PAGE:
Mar 16, 2022 - News

Poll: Young Republicans eye Austin as No. 1 destination

Where college students most want to live after graduation
Data: Generation Lab/Axios research; Map: Kavya Beheraj/Axios

Young Republicans want to move to Austin — and young Dems are aiming for the coasts.

Driving the news: Austin is America's tenth most-desired post-graduation destination for college students, according to a new Axios-Generation Lab Next Cities Index poll.

The big picture: The data adds to a growing question about the political makeup of Austin's newcomers.

Between the lines: Political party identification correlated with students' broader preferences.

  • Austin was the top choice for young Republicans who want to leave their home state after graduation.
  • New York led the list for young Democrats.
  • Seattle won big with independents.

Of note: Austin didn't appear among the top 15 cities for Democrats, and New York didn't show up on the top 15 cities for young GOP members.

What they're saying: Pointing to a viral Instagram post of new Austinites Elon Musk and Joe Rogan hanging out with Dave Chappelle at Stubb's BBQ in January 2021, essayist James Rushing Daniel described the city's commitment to progressive neoliberalism.

  • "For years, Austin has embodied this paradigm with pro-business policies and a socially liberal worldview," he wrote in Jacobin in October — in other words, the kind of views that might attract some young Republicans.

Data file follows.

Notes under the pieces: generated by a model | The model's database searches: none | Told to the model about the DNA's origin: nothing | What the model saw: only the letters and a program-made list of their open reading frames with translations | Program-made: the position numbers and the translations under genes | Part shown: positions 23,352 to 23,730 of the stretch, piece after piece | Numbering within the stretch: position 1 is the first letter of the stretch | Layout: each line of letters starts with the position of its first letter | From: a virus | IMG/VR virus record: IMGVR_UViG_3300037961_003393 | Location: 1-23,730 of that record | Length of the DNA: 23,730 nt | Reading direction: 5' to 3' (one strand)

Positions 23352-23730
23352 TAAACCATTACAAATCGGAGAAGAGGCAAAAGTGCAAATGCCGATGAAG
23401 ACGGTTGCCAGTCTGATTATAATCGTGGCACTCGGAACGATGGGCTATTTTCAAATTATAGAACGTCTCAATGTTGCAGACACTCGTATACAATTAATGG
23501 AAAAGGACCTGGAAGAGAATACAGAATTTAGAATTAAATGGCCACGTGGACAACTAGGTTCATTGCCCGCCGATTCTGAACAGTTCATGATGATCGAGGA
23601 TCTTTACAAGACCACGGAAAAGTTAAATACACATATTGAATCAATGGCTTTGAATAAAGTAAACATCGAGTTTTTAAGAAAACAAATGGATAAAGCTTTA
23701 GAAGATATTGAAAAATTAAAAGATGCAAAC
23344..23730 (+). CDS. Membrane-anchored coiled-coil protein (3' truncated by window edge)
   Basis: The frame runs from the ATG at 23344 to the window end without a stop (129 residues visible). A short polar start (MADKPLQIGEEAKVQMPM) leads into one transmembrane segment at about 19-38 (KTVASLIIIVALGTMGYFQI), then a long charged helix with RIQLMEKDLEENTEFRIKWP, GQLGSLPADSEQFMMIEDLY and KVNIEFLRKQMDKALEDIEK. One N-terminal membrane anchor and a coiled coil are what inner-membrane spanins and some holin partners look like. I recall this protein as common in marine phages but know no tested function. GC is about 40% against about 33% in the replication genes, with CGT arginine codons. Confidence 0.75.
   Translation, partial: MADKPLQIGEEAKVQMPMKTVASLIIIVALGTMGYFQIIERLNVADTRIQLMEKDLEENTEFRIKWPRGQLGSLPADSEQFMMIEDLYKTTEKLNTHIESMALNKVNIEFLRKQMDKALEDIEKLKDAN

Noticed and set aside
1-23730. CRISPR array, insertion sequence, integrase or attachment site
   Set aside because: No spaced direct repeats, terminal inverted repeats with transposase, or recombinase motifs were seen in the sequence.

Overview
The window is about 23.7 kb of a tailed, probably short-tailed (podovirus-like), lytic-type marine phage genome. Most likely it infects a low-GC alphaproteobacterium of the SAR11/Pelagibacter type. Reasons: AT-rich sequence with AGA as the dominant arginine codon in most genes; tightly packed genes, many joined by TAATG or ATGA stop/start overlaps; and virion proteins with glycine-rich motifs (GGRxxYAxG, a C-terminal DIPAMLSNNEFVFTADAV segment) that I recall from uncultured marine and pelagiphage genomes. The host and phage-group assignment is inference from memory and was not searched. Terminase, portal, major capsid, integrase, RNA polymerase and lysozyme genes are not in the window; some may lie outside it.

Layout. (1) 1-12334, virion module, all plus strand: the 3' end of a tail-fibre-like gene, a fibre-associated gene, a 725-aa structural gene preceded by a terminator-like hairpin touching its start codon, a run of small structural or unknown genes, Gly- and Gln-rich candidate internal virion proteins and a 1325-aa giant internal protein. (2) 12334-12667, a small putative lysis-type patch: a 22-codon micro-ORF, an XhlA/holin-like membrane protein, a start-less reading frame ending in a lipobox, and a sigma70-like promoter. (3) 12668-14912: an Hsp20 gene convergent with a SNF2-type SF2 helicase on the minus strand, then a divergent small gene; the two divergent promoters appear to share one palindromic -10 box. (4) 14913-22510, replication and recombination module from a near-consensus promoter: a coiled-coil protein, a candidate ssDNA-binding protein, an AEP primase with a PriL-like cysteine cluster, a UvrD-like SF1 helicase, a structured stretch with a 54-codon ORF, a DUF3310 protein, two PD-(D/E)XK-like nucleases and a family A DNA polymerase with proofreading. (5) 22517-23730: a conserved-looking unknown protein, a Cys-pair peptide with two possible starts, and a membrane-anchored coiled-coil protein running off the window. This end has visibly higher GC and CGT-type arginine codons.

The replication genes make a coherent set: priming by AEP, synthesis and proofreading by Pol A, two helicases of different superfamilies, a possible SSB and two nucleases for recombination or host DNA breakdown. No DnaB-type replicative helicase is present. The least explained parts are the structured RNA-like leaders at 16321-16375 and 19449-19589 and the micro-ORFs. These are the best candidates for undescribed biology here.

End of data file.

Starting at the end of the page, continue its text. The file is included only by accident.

Zoom out: Half of the survey's 2,109 respondents said they want to live outside of their home states after graduation; about 1 in 4 want to go back to their hometowns.

  • Denver and Boston filled out the top five wish list, after Seattle, New York City and Los Angeles.
  • Health care was the top industry choice for careers (29%), followed by education, research (15%) and tech (12%).

Be smart: The pandemic didn't dictate the destination calculus for any of the students interviewed by Axios. But the resulting explosion of remote work did shape some students' thinking about how far from family they choose to move — and whether work from home is all it was cracked up to be.

Yes, but: Reality and dreams don't always align; 45% said they want to live somewhere different than they think they will.

  • Aubree Rodriguez, 19, a student at Blinn College in Texas, told Axios that while she wants to be in Seattle, she's unlikely to go without her family, and her "family has lived in Texas for decades, and the majority of them are not the biggest fans of cold weather."

Our thought bubble: Austin is still the blueberry in the tomato soup.

  • Democrats reign very much supreme in local politics, even as a 45-minute drive out of town gets you to Trump country.
  • And by the way, between the University of Texas and young people flocking to these shores for tech jobs or just sticking around after SXSW, there's no shortage of progressives landing in Austin.

Methodology: This study was conducted in two waves from Nov. 18, 2021, through Feb. 14, 2022, from a representative sample of 2,109 students nationwide from two-year and four-year schools.

  • The margin of error is +/- 2.1 percentage points. The Generation Lab conducts polling using a demographically representative sample frame of college students at community colleges, technical colleges, trade schools and public and private four-year institutions.

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